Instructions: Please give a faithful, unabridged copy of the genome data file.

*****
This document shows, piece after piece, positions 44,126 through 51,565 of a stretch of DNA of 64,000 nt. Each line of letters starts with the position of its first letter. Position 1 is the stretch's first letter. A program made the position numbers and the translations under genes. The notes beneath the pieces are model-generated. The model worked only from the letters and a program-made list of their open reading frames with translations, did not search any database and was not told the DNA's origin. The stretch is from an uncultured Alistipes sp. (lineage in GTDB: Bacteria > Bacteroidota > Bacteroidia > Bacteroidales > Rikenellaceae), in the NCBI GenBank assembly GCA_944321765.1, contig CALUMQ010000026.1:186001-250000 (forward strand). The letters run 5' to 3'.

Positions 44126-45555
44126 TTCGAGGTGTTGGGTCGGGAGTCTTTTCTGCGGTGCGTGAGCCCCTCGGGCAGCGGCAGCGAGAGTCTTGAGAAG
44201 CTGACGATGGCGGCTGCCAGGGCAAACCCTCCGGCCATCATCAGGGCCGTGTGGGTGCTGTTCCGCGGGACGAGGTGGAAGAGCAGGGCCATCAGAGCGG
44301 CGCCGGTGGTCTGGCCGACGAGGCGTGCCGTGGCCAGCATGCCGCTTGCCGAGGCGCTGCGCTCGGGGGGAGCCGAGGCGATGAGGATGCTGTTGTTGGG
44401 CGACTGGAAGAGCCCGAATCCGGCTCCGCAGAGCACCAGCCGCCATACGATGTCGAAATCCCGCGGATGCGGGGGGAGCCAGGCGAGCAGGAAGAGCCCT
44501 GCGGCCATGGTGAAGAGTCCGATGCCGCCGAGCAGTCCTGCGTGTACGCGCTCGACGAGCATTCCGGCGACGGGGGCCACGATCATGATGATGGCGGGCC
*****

This document shows, piece after piece, positions 44,126 through 51,565 of a stretch of DNA of 64,000 nt. Each line of letters starts with the position of its first letter. Position 1 is the stretch's first letter. A program made the position numbers and the translations under genes. The notes beneath the pieces are model-generated. The model worked only from the letters and a program-made list of their open reading frames with translations, did not search any database and was not told the DNA's origin. The stretch is from an uncultured Alistipes sp. (lineage in GTDB: Bacteria > Bacteroidota > Bacteroidia > Bacteroidales > Rikenellaceae), in the NCBI GenBank assembly GCA_944321765.1, contig CALUMQ010000026.1:186001-250000 (forward strand). The letters run 5' to 3'.

Positions 44126-45555
44126 TTCGAGGTGTTGGGTCGGGAGTCTTTTCTGCGGTGCGTGAGCCCCTCGGGCAGCGGCAGCGAGAGTCTTGAGAAG
44201 CTGACGATGGCGGCTGCCAGGGCAAACCCTCCGGCCATCATCAGGGCCGTGTGGGTGCTGTTCCGCGGGACGAGGTGGAAGAGCAGGGCCATCAGAGCGG
44301 CGCCGGTGGTCTGGCCGACGAGGCGTGCCGTGGCCAGCATGCCGCTTGCCGAGGCGCTGCGCTCGGGGGGAGCCGAGGCGATGAGGATGCTGTTGTTGGG
44401 CGACTGGAAGAGCCCGAATCCGGCTCCGCAGAGCACCAGCCGCCATACGATGTCGAAATCCCGCGGATGCGGGGGGAGCCAGGCGAGCAGGAAGAGCCCT
44501 GCGGCCATGGTGAAGAGTCCGATGCCGCCGAGCAGTCCTGCGTGTACGCGCTCGACGAGCATTCCGGCGACGGGGGCCACGATCATGATGATGGCGGGCC